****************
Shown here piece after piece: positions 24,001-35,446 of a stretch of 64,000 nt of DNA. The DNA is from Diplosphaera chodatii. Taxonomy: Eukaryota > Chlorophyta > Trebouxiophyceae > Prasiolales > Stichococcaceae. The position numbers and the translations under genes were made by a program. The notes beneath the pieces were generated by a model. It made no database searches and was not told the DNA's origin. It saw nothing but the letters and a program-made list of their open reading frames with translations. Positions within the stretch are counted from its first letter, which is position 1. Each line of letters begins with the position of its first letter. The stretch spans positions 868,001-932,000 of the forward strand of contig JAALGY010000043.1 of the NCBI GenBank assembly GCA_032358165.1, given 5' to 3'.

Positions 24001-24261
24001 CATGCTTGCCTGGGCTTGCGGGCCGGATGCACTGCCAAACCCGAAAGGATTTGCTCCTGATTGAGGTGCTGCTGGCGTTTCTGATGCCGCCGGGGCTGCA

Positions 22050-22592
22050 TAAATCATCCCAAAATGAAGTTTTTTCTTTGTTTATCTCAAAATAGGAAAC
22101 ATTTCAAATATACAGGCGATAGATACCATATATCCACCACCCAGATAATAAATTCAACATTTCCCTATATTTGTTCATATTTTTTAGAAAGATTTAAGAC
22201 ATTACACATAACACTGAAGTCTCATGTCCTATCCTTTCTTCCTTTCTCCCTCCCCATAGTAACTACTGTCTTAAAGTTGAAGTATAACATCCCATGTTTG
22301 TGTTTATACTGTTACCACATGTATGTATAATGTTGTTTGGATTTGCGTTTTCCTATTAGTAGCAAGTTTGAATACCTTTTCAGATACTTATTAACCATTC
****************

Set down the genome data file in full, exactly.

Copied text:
Shown here piece after piece: positions 24,001-35,446 of a stretch of 64,000 nt of DNA. The DNA is from Diplosphaera chodatii. Taxonomy: Eukaryota > Chlorophyta > Trebouxiophyceae > Prasiolales > Stichococcaceae. The position numbers and the translations under genes were made by a program. The notes beneath the pieces were generated by a model. It made no database searches and was not told the DNA's origin. It saw nothing but the letters and a program-made list of their open reading frames with translations. Positions within the stretch are counted from its first letter, which is position 1. Each line of letters begins with the position of its first letter. The stretch spans positions 868,001-932,000 of the forward strand of contig JAALGY010000043.1 of the NCBI GenBank assembly GCA_032358165.1, given 5' to 3'.

Positions 24001-24261
24001 CATGCTTGCCTGGGCTTGCGGGCCGGATGCACTGCCAAACCCGAAAGGATTTGCTCCTGATTGAGGTGCTGCTGGCGTTTCTGATGCCGCCGGGGCTGCA

Positions 22050-22592
22050 TAAATCATCCCAAAATGAAGTTTTTTCTTTGTTTATCTCAAAATAGGAAAC
22101 ATTTCAAATATACAGGCGATAGATACCATATATCCACCACCCAGATAATAAATTCAACATTTCCCTATATTTGTTCATATTTTTTAGAAAGATTTAAGAC
22201 ATTACACATAACACTGAAGTCTCATGTCCTATCCTTTCTTCCTTTCTCCCTCCCCATAGTAACTACTGTCTTAAAGTTGAAGTATAACATCCCATGTTTG
22301 TGTTTATACTGTTACCACATGTATGTATAATGTTGTTTGGATTTGCGTTTTCCTATTAGTAGCAAGTTTGAATACCTTTTCAGATACTTATTAACCATTC